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A lot of the systems today are tele-operated. That means a soldier has to spend all of his time essentially controlling a system, in terms of things like PackBot and so on. We want to get away from burdening soldiers in that way, and the work that we're doing largely in support of the FCS program is demonstrating semiautonomous vehicles where they can do a lot of planning and execution on their own and they really only have to essentially call home to a soldier that's controlling it when it needs additional guidance or is posed with a situation it doesn't know what to do or it is at a point in the mission where it really needs further direction so it knows exactly what to do next.
Then longer-term--in fact we're kicking off next year a new collaborative technology alliance at the Army Research Laboratory on microautonomous systems and technologies. That is, to build very small robotic systems on the scale of a hummingbird or smaller than that, things that you can carry in your hand or that can crawl around on the floor--wherever it might be that would provide significant intelligence/surveillance capabilities, particularly in urban environments and in interior spaces--and do it in a very nonintrusive way.
So in building systems that have that in terms of the necessary power, in terms of the compactness of the sensors, in terms of the communications payloads, those are all significant technical challenges that we have to address to really make those systems a reality and useful to the warfighter.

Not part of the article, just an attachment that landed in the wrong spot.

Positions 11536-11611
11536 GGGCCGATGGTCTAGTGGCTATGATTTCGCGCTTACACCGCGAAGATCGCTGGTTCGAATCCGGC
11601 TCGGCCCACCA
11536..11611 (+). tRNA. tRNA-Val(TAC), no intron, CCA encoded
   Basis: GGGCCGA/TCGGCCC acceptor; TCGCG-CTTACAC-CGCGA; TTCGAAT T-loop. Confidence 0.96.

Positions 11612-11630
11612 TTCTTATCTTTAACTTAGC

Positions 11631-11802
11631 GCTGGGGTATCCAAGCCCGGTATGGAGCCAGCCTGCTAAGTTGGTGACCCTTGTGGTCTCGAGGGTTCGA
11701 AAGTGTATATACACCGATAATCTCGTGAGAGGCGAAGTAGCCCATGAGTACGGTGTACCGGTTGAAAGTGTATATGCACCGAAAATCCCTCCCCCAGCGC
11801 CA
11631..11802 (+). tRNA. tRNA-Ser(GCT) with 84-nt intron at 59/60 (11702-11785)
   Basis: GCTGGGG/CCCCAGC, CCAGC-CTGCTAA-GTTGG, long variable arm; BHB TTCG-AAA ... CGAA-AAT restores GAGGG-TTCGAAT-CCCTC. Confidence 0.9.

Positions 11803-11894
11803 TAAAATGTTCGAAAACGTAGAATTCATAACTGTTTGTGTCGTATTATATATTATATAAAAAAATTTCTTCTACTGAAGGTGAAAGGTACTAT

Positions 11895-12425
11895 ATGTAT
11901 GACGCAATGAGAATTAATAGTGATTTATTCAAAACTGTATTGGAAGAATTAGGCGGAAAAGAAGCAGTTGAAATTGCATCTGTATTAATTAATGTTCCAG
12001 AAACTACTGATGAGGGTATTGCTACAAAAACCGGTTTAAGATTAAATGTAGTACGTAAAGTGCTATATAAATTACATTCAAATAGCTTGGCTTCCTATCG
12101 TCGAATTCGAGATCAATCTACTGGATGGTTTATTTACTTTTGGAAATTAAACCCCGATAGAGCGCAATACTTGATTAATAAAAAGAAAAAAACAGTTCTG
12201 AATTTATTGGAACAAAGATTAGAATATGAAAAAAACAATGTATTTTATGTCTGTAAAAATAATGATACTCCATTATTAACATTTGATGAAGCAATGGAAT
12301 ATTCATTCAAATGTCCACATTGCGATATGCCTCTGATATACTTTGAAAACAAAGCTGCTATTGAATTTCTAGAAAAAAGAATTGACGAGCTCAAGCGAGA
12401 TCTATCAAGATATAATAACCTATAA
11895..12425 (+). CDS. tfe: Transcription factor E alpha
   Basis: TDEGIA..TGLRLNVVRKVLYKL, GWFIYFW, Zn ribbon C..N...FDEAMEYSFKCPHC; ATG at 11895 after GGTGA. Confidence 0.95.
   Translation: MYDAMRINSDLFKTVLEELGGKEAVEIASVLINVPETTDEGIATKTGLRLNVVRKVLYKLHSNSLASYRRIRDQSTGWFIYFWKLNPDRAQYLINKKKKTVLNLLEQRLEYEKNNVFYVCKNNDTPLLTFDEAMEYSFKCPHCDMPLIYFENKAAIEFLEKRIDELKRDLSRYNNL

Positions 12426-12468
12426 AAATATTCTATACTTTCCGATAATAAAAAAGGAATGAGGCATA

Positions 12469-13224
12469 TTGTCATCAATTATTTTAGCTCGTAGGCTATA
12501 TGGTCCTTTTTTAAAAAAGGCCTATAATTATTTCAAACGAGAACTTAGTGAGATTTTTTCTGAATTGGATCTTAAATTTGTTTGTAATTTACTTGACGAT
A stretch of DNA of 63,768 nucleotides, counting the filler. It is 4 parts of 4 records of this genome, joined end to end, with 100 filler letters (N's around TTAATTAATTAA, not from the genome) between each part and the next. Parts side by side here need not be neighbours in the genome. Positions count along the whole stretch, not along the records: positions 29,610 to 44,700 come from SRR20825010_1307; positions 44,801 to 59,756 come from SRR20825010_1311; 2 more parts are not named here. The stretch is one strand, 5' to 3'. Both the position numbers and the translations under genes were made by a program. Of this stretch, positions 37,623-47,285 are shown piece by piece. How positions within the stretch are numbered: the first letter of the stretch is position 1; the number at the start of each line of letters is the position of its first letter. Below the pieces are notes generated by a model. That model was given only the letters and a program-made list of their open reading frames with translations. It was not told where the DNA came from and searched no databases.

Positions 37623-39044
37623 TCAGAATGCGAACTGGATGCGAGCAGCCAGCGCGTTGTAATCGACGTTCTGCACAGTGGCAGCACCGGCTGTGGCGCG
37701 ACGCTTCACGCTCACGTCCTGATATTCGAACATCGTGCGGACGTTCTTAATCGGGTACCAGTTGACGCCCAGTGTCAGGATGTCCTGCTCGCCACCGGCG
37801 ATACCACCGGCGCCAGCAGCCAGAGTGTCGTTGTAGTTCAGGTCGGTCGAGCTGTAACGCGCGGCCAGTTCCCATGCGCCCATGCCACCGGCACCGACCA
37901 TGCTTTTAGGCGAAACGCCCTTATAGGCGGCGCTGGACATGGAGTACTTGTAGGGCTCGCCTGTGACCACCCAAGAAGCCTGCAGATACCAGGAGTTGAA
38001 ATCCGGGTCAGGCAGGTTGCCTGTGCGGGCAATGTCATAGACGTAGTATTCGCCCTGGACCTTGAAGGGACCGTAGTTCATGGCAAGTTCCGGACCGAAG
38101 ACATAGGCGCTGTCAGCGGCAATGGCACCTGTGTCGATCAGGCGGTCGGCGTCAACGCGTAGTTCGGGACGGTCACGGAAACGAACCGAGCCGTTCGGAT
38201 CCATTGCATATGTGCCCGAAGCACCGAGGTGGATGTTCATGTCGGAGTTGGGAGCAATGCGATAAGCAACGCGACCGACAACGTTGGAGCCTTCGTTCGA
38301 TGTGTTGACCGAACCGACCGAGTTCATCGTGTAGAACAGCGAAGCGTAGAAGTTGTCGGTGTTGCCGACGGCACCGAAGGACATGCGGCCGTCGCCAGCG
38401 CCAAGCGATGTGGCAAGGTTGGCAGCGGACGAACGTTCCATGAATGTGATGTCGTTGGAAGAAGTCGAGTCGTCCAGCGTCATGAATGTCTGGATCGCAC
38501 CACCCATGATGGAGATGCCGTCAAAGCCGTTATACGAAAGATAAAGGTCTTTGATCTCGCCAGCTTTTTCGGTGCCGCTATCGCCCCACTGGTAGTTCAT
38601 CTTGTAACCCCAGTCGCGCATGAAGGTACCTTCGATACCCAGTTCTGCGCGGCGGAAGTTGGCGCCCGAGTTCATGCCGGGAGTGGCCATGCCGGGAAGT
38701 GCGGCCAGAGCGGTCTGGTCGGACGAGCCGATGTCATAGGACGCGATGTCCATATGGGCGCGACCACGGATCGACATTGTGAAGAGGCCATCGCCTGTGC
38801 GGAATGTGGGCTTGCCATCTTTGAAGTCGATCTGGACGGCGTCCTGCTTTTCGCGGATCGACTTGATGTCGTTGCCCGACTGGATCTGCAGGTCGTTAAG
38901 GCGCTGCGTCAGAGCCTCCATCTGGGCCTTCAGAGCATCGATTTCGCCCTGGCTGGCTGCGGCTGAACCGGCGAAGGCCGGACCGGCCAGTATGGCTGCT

The military in general and the people leading the military tend to be fairly conservative. Do you have to do a hard sell? What kind of an approach do you have to take to get the commanding generals and then, farther down the line, soldiers to accept the new technology?
Killion: It goes back to what I was discussing earlier. In the case of robotics we've sort of inoculated a lot of people now to the idea that robots are a useful capability to have, and the soldiers themselves see the benefit and say, I want more of this kind of capability. Putting some functional capability into their hands--that is, actually provide benefit as opposed to a burden--provides a motivation for even more of that technology or enhancements to that technology.
You do it multiple ways. You convince people with current technologies and evolve that. You do it by prototyping technology. You also do it by giving soldiers exposure to what's going on in our laboratories and centers and with our partners in industry and in academia. We have soldiers who spend time at our Institute for Soldier Nanotechnologies up at MIT, for example, who are essentially embedded in the research program up there and get a chance to see the future potential of nanotechnology, how that's going to affect our systems and sensors and electronics and clothing and everything else that we'll have for the future.
How well is the Army modernizing in general, whether it's FCS or Land Warrior or just making use of battery-powered gear, game controllers and so forth?